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Pixar’s newest project is The Flintstones but D&D, basically

Fantasy people made machines that do everything magic does, but easier

Director Dan Scanlan is heading up the unnamed project
Deborah Coleman/Pixar
Susana Polo is an entertainment editor at Polygon, specializing in pop culture and genre fare, with a primary expertise in comic books. Previously, she founded The Mary Sue.

At today’s animation panel at Disney’s D23 Expo, chief creative officer John Lasseter showed off a lot of the company’s upcoming slate.

We got our first look at Wreck-It Ralph 2, where the arcade gets a w-ifi connection and Ralph and Vanellope are sucked into the internet, an update on The Incredibles 2, which will return to Brad Bird’s original superhero universe, and an extended look at Coco, inspired by Día de los Muertos.

Due this fall, Coco is the most imminent of Pixar’s current films, but Lasseter also took time to reveal the opposite as well: a new, as yet untitled project in early development with an interesting hook.

The brainchild of Monsters University director Dan Scanlan, the film takes place in a world of “suburban fantasy.” A title card mock-up showed the skyline of a small town, complete with mundane streetlamps and a water-tower on the outskirts — and a dragon in flight above it, just to the side.

There are no humans in the world, he explained, instead it is populated by the peoples of fantasy stories: trolls, elves, sprites, centaurs and more. Unicorns are included, one image showed, but as annoying, trash-eating pests, like raccoons or possums. Another evocative piece of concept art depicted a living tree, complete with a huge face on its trunk — growing from a square island of earth in the middle of a small parking lot.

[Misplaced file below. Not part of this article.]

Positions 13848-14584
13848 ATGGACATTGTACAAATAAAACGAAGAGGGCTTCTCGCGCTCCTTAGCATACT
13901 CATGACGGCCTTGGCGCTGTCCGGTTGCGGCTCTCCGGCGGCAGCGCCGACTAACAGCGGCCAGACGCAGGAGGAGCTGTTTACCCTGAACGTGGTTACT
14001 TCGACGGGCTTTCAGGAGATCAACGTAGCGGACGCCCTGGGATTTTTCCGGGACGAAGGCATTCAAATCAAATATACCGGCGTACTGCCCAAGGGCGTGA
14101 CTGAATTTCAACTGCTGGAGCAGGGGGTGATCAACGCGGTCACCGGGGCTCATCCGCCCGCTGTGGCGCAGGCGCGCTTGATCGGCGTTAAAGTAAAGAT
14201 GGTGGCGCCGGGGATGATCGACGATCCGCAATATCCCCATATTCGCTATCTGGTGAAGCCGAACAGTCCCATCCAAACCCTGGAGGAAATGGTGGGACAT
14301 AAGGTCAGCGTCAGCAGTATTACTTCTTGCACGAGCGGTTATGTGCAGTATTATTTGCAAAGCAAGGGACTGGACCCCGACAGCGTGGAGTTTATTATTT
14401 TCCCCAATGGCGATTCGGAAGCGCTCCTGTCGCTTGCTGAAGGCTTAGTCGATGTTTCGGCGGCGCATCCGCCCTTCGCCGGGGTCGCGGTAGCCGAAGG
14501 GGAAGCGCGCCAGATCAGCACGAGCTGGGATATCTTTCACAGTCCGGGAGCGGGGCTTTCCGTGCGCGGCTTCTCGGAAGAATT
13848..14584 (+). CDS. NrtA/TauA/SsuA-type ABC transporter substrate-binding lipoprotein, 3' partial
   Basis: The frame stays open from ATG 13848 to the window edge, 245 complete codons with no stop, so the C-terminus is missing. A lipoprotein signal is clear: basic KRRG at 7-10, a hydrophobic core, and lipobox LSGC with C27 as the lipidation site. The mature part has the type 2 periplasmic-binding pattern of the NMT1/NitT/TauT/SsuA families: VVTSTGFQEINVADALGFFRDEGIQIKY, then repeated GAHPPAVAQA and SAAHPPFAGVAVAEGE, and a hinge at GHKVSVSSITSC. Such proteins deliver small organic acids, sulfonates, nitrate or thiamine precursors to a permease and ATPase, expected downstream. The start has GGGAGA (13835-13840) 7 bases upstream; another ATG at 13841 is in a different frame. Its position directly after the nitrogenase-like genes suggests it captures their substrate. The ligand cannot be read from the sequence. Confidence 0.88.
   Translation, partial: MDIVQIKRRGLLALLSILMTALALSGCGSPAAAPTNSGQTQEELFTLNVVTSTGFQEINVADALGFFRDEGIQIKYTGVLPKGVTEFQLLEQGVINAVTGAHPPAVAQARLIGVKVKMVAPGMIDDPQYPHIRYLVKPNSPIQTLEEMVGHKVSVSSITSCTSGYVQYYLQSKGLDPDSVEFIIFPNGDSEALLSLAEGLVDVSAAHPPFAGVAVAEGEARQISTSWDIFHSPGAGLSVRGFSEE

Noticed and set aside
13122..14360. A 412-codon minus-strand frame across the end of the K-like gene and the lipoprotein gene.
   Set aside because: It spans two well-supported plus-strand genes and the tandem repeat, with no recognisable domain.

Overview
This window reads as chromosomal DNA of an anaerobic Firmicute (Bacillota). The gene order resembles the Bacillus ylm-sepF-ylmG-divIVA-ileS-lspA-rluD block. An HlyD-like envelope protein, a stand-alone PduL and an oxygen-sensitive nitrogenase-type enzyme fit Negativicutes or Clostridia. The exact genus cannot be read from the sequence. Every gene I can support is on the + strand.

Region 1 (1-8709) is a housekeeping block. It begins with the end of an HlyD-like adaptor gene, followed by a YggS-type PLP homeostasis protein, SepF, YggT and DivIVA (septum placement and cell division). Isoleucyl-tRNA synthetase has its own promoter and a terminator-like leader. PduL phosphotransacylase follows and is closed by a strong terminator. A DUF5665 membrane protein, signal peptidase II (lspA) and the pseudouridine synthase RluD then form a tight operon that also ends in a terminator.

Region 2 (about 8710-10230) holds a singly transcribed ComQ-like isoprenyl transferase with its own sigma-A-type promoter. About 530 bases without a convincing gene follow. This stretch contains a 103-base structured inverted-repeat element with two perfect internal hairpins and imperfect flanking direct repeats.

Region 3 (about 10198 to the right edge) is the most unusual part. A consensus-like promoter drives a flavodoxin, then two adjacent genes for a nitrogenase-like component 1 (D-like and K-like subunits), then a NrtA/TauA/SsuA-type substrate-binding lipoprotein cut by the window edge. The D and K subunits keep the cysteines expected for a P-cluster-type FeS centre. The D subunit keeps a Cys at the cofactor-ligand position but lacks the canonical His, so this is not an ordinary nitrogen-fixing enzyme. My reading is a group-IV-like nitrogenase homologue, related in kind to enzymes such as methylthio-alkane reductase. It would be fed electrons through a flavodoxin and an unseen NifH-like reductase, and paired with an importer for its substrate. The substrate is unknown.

In this universe, people made machines that could do everything magic could do, but easier, and so these trolls and elves and centaurs have phones, cars, fast food chains and washing-machine salesmen. The feel was like The Flintstones, but fantasy instead of dinosaurs — or Zootopia, but fantasy creatures instead of anthropomorphic animals.

Plot-wise, the movie was inspired by Scanlan’s own childhood, in which he and his brother grew up never knowing their father, who died when Scanlan was only a year old. The director said that he’s always been captivated by the question of “Who my father was, and how I’m like him.” His film will follow two brothers who go on a quest to find a way to spend a day with their long-lost dead father.